Orangeville, ON (James Doan) Before blithely starting to assemble your prized project, take a moment to ensure that you are in fact using the right adhesive to ensure a durable bond. From my personal modelling, I have found these particular adhesives to be the most effective in their appropriate media.

Plastic model cement – Available in many brands, this is the usual initial adhesive most modellers. It should always be used sparingly, applying it to small parts with a pin or toothpick. Because the glue dries quickly, only squeeze a small amount onto a piece of scrap paper and then pick up the glue to be placed on your model with your fine point applicator. Never use the same pool of glue more than ten seconds or so after squeezing it out as the glue will already have started to skin over, thicken and string. Many modellers now recommend:

Liquid plastic cement – This is not a glue but a solvent, suitable for styrene plastic kits. When this cement is applied to the two surfaces to be bonded, the solvent dissolves the plastic. Holding the pieces together as the solvent evaporates forms a plastic weld. Highly effective for styrene kits but will not bond resin pieces or white metal.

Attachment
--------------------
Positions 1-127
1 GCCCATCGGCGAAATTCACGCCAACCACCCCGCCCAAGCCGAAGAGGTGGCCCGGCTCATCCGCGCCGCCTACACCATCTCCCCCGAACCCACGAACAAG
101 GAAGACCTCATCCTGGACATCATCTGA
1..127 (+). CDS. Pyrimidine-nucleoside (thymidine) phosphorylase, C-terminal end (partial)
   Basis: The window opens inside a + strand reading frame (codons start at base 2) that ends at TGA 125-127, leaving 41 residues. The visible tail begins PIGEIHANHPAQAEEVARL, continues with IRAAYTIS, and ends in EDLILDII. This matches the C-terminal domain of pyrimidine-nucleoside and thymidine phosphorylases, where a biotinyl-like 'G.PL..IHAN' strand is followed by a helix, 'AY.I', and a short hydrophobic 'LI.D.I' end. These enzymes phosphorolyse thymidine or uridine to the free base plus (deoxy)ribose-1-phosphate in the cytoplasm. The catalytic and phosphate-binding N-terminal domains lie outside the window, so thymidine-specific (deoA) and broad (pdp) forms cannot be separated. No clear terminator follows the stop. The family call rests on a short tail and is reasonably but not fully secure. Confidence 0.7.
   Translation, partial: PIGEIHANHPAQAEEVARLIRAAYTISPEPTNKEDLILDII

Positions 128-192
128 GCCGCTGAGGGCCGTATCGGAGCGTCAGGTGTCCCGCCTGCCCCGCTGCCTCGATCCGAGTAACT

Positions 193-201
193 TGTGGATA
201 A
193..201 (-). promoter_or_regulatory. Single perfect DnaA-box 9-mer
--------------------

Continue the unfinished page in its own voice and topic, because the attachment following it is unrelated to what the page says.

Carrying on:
Cyanoacrylate glue (super glue) – This family of adhesives includes both the traditional liquid and the newer gel types. For resin kits, this glue performs admirably. The gel-type will even fill small imperfections of fit. Use sparingly and be careful when assembling. Not generally recommended for white metal kits as the lead reacts and the bond will not be permanent.

Epoxy adhesive – These contain no solvent and do not shrink as they cure. When used with white metal kits, they will fill imperfections of fit and can be worked when cured to make imperceptible joins. The ‘5-minute’ type does not produce as strong a bond as the ‘overnight’, but for most assemblies, I find the short clamp time to be preferred.